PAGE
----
A habit tracker can be a powerful tool to help you change or optimise your health. Anything you track improves and if you have been exposed for a little while to some of my videos and blogs then you would have heard me talk about how much I have seen food diary’s be a transformative example of this.
Another example is the to do list.
Have you ever added a task to your to do list after you have already completed it just to feel the satisfaction of ticking it or crossing it off your list?
Let me know in the comments that I’m not alone with this one.
A habit tracker works in the same way.
Each day when you complete your given health habit you get to tick off that you have completed it and a little dopamine gets released in our brain.
This dopamine release is connected to feelings of pleasure, learning and, maybe most importantly, motivation. When we feel this dopamine rush we are eager to repeat the action again and again or we feel more motivated to do so.
This is just one of the reasons why keeping a habit tracker and also setting and achieving small goals is such an effective way to stay motivated during long-term projects and processes.
Another thing that can be helpful to record on your habit tracker is how automatic the habit feels. This can be powerful to see how the habit is actually getting easier and easier.
Some Tips For Using A Habit Tracker
Although a habit tracker can be powerful, for it to actually lead to habit formation you need to know how a habit is actually formed and how to use this knowledge along with the tracker to get results.
In my previous post on habit development I talk about the Cue, Action & Reward being the three parts of building a habit. Habits are defined as automatic behavioural responses to environmental cues, thought to develop through repetition of behaviour in consistent contexts.
So when you are setting your habit and getting your tracker ready, make sure you know what the cue is. You can even write it down on the tracker. Maybe it’s having coffee, every time you have coffee you then go to the gym. Or maybe the cue is dropping your kids off at school and thats when you do your writing that you want to do more of. Or maybe it’s that you drink a glass of water every time you brush your teeth. Having a cue that is a habit that is already well established makes it easier to develop the habit.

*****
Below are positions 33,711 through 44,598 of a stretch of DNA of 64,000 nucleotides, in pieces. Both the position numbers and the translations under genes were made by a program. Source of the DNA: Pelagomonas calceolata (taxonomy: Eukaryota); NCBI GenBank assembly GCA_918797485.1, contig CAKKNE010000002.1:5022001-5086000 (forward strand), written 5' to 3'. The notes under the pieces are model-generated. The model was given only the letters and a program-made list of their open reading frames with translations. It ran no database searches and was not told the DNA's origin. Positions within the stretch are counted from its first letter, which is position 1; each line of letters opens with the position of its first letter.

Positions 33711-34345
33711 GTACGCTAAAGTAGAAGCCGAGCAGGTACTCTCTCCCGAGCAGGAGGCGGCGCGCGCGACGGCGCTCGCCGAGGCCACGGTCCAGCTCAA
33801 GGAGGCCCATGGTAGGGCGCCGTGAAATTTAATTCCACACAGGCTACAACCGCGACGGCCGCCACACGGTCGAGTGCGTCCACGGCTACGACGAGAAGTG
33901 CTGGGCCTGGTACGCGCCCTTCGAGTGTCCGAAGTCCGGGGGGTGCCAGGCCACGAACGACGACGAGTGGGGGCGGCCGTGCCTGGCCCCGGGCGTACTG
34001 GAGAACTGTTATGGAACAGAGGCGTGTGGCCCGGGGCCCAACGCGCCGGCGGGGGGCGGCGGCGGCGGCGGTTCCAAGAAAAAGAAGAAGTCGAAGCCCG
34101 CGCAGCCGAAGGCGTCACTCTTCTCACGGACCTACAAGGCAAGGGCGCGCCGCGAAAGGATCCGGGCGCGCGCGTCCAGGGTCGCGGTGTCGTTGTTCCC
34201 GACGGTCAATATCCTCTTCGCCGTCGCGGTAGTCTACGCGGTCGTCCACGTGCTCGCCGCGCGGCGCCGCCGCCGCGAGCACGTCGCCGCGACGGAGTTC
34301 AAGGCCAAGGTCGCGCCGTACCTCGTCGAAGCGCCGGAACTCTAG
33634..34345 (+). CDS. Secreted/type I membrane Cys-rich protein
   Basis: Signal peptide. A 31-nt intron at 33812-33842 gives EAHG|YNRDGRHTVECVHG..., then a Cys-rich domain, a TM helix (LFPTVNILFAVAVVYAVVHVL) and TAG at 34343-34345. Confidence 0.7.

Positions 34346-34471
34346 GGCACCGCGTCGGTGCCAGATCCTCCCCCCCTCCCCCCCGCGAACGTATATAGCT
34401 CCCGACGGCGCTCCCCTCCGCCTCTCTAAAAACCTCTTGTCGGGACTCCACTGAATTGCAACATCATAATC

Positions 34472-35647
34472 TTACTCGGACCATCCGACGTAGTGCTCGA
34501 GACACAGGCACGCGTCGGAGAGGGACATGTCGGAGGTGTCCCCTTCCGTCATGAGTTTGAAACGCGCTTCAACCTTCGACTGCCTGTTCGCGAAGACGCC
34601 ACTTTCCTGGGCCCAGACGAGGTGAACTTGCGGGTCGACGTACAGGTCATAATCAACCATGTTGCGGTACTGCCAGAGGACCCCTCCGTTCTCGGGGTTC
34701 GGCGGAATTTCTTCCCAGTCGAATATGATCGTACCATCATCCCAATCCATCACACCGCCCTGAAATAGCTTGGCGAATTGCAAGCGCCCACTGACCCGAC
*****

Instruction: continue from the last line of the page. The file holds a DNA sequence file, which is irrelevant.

Also don’t forget the reward.
Ticking the habit off your habit tracker might be the first step of the reward but make sure you also set up rewards for completing the activity weekly or monthly until it becomes weird to not undertake the activity.
How To Set Up Your Habit Tracker
When it comes to what to use as a habit tracker it comes down to what works best for you. For me I love using paper to track habits, to use as a for diary and a to do list. Even when I travelling a lot (16 countries in 2016) I still carried around paper journals and checklists (much to the dismay of my husband who is totally happy with an online version and ends up carrying my super heavy bags).
Here is the habits tracker I love to use.
But if you are looking for something a little more high tech you could use an online spreadsheet or an app.
Habit Tracker Spreadsheet
If you’re a spreadsheet fiend, you can set up a simple sheet to track whether you complete your habit each day. This is a good way to make your tracking more visual so you can get an idea of a glance about how you’re going.
Google sheets is a free option for creating custom web based spreadsheets.
There are so many great apps that you can use for habit tracking. Here are some good ones to look into to get you started:
- Habit Bull
- 43 Things
An Added Bonus Of Developing A New Habit.
Starting on one positive habit actually has a flow on effect to so many other healthy habits.
Published in 2006, a study conducted by Australian researchers looked at whether willpower could be increased or strengthened over time. Was willpower actually just like a muscle and with regular “exercise” could it be built. To test the theory they put a group of people through a two month exercise program where they went to the gym 3x per week.
To test their results, all participants were made to undertake an assessment of willpower before, during and after the two months of exercise. The conclusion was that exercise did actually boost your ability to resist willpower sapping tasks and do well on activities that require high willpower. But these participants also improved in a whole bunch of other health activities such as smoking less, ate less junk food, spent less money and saved more and lost their temper. So developing the habit of exercise actually had flow on effects to all other areas of their life and it wasn’t actually just because of the exercise.
To test if any healthy habit would do, the experiment was conducted again however this time the healthy habit the participants were assisted to develop was tracking their spending and another group study skills. In both of these groups again all healthy habits improved not just the habit they were working on developing. They also improved willpower and showed that willpower can be improved and increased over time with the tracking and development of just one healthy habit.
Your Habit Tracker
Click HERE to download for FREE your own habit tracker and get started!!
I’d also love to know in the comments below, what habit are you trying to develop and why?
To your health,
P.S. Missed the habits tracker from last week? Click HERE to download for FREE 🙂